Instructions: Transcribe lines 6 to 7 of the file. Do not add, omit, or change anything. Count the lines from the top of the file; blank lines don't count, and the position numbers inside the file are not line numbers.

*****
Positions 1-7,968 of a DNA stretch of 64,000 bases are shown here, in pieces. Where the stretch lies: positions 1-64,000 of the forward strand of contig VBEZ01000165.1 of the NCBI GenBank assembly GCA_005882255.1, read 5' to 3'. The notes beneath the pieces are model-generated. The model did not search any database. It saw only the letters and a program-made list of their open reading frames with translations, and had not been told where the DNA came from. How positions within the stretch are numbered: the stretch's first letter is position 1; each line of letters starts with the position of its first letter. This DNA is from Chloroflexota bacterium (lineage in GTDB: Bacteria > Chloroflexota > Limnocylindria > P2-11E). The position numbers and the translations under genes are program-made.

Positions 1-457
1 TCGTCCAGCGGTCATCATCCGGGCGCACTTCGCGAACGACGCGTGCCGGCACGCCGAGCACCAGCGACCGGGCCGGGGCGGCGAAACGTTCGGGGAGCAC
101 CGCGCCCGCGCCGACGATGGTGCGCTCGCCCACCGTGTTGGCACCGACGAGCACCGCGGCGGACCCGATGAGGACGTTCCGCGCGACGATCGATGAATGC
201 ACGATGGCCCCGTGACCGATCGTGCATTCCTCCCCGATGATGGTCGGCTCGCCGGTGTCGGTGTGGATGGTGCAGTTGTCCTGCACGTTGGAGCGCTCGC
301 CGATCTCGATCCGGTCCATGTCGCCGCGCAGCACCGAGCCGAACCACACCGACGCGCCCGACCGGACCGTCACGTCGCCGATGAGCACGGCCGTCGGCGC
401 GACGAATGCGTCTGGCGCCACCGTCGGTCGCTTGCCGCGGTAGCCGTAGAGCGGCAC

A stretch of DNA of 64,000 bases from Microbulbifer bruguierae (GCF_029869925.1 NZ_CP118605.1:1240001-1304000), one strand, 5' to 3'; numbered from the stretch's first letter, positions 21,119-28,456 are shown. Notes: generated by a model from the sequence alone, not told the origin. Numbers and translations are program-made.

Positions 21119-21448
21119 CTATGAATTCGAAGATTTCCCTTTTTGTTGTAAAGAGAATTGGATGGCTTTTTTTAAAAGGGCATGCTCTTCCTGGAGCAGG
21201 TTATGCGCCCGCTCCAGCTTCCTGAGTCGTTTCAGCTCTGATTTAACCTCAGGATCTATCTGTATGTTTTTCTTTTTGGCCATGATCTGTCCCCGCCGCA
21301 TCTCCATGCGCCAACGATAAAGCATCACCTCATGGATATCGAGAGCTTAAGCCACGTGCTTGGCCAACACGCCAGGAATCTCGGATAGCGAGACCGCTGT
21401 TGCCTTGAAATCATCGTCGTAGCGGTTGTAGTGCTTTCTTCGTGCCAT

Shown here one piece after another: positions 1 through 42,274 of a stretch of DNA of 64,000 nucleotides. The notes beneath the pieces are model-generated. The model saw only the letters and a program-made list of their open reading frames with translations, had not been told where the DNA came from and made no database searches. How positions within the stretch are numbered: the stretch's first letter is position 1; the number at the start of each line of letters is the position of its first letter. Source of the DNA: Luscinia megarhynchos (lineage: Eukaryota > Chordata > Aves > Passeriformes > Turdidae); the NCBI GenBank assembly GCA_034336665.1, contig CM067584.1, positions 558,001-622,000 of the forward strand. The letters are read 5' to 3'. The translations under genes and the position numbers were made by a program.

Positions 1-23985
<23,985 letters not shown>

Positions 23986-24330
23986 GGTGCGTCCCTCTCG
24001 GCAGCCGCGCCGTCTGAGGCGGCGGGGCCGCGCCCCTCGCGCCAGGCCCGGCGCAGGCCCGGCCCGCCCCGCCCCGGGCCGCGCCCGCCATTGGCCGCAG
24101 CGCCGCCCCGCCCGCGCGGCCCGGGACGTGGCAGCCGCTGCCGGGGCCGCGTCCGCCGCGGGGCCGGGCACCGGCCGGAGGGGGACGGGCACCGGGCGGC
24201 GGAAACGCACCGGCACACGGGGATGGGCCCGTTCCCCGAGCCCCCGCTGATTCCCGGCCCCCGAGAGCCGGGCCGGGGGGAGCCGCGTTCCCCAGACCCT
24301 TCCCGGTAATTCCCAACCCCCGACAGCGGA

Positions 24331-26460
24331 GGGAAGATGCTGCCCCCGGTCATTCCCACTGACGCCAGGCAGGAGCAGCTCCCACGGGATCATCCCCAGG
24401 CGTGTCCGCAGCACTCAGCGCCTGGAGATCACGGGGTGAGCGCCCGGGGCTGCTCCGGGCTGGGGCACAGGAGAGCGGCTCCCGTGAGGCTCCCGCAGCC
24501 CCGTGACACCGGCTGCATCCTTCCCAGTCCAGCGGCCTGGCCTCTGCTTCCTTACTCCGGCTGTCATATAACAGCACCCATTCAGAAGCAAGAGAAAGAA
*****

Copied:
301 CGATCTCGATCCGGTCCATGTCGCCGCGCAGCACCGAGCCGAACCACACCGACGCGCCCGACCGGACCGTCACGTCGCCGATGAGCACGGCCGTCGGCGC
401 GACGAATGCGTCTGGCGCCACCGTCGGTCGCTTGCCGCGGTAGCCGTAGAGCGGCAC